Migrant women from Nigeria are rescued from a small boat bound for Italy, about 17 miles north of Sabratha, Libya, on Aug. 28. (Emilio Morenatti/AP)

Toward the end of summer, warmer weather and calmer seas have brought a spike in attempted migrant passages across the Mediterranean, many of them life-threatening.

This past week, the Italian coast guard reported rescuing approximately 6,500 migrants off the Libyan coast as part of the summer spike along the central Mediterranean route, from North Africa to the Italian peninsula and its outer islands.

The incident was the latest in a long summer of similar occurrences in which makeshift and ill-equipped boats have frequently capsized in dangerous waters. Drownings have been reported for months off the coasts of Cyprus, Sicily and Libya.

The summer of 2016 has marked a dark new chapter in Europe’s migrant crisis, the largest in European history since the upheavals of 1945, with more than a million people having arrived on the continent in the past year alone.

The numbers of migrants from the Middle East and Africa who have made these sea crossings to European ports — mostly in Greece and Italy — have gradually declined this year. Despite the lower numbers, fatalities have actually risen.


According to the International Organization for Migration, nearly 280,000 migrants and refugees entered Europe by sea in the first eight months of 2016, compared with nearly 355,000 in the same period last year.

But through the end of August, more than 3,000 migrants and refugees have drowned in the Mediterranean, at least 500 more than at this point last year, the IOM reports.

In a year that has seen the European Union confronted with some of its greatest challenges since its establishment, many have begun to consider these fatalities as inevitable collateral damage in a continent preoccupied with processing migrants when they arrive and the aftermath of Britain’s vote to leave the E.U. altogether.

The composition of the ­Brussels-based bloc often has impeded any comprehensive, unified plan for processing migrants who come by sea. And Frontex, the E.U.’s border-control agency, relies on particular member states to provide the equipment and vessels the agency needs in the Mediterranean. As a result, migrant rescues in the Mediterranean have been conducted largely through a combination of governmental and nongovernmental initiatives, with the coast guards of Libya and Italy and organizations such as Doctors Without Borders and Greenpeace carrying out search operations.

According to Marc Pierini, a former E.U. ambassador to Libya and Syria, in theory the E.U. has sought cooperation from African states in curbing the flow of migrants, but certain governments are reluctant to take any actions that curb an emerging people-smuggling trade that has proved lucrative.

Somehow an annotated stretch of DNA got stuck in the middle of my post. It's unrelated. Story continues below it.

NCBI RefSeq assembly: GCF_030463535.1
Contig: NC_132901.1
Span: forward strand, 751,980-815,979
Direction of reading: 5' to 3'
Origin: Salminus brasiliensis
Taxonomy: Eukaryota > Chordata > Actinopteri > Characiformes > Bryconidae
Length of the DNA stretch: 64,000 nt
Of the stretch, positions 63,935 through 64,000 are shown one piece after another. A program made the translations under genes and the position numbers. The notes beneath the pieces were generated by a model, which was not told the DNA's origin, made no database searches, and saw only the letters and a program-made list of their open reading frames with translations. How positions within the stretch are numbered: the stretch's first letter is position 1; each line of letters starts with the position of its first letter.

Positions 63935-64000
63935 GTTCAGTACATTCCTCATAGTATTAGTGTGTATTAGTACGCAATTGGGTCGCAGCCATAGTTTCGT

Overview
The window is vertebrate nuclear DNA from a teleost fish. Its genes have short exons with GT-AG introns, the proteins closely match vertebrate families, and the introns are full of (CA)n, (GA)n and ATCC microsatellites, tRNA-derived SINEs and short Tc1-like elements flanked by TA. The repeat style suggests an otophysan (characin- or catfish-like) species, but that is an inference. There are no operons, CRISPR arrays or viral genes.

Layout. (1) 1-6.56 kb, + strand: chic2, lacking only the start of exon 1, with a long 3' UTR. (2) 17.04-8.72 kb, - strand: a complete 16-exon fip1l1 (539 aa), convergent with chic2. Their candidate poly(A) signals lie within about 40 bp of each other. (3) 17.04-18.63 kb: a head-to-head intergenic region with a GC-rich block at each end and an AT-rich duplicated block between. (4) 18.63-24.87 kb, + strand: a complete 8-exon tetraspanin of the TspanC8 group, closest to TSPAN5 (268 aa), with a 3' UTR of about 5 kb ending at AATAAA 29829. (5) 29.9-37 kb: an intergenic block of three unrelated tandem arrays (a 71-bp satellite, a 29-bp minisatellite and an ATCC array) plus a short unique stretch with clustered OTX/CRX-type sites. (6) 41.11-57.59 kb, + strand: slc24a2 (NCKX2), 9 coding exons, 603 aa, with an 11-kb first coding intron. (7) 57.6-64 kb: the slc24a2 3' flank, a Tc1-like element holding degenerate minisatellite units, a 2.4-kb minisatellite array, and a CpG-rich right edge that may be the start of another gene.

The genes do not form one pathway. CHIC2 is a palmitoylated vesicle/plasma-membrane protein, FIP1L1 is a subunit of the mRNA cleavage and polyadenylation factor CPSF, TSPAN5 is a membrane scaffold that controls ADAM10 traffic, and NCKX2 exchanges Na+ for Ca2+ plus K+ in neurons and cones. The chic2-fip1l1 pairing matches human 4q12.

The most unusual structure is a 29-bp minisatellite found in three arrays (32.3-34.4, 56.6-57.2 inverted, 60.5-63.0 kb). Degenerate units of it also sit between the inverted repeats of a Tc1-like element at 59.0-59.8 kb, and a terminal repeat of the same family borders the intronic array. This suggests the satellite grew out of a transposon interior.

“A lot of people are making money along the way,” he said. “Not only in terms of repression costs, but on top of that, the flow of illegal money is huge compared to the national wealth.”

“You have to compare this phenomenon to growing cocaine in cocaine-producing countries,” he said. “There’s nothing legal that matches the money that people can make growing illegal stuff. That is the hard reality.”

Meanwhile, along the other major migrant sea route into Europe — from the Middle East through the eastern Mediterranean and into the Greek islands — this past week saw more than 460 migrants and refugees arrive on the islands of Lesbos and Kos.

In a landmark deal that the E.U. signed with Turkey in March, this route was supposed to be closed in exchange for the E.U. considering visa liberalization for Turks seeking to live and work in Europe, as well as the prospect of Turkey’s admission to the 28-member bloc.

After the attempted coup against the Turkish government in July, the deal may no longer stand. European officials have objected to alleged human rights abuses by the Turkish government, and Turkey is frustrated that visa liberalization, five months after the agreement, has not been granted.

Under the terms of the deal, migrants who crossed from Turkey to Greece without proper documentation are supposed to be returned to Turkey, unless they have successfully applied for asylum in Europe.

An E.U. official involved in migration and counterterrorism talks said that this past week’s spike in migrant arrivals in Greece did not necessarily suggest a Turkish abandonment of the March agreement.

“I don’t think it’s an effect of the coup,” said the official, who spoke on the condition of anonymity because he was not authorized to speak publicly. “I know they’re putting the visa liberalization on the table at the moment, but I haven’t seen any effect in numbers.”

On Friday, E.U. ministers arrived in Bratislava, Slovakia, for informal talks with Turkish officials to discuss the political developments in Turkey as well as the future of the country’s relations with the E.U.

Read more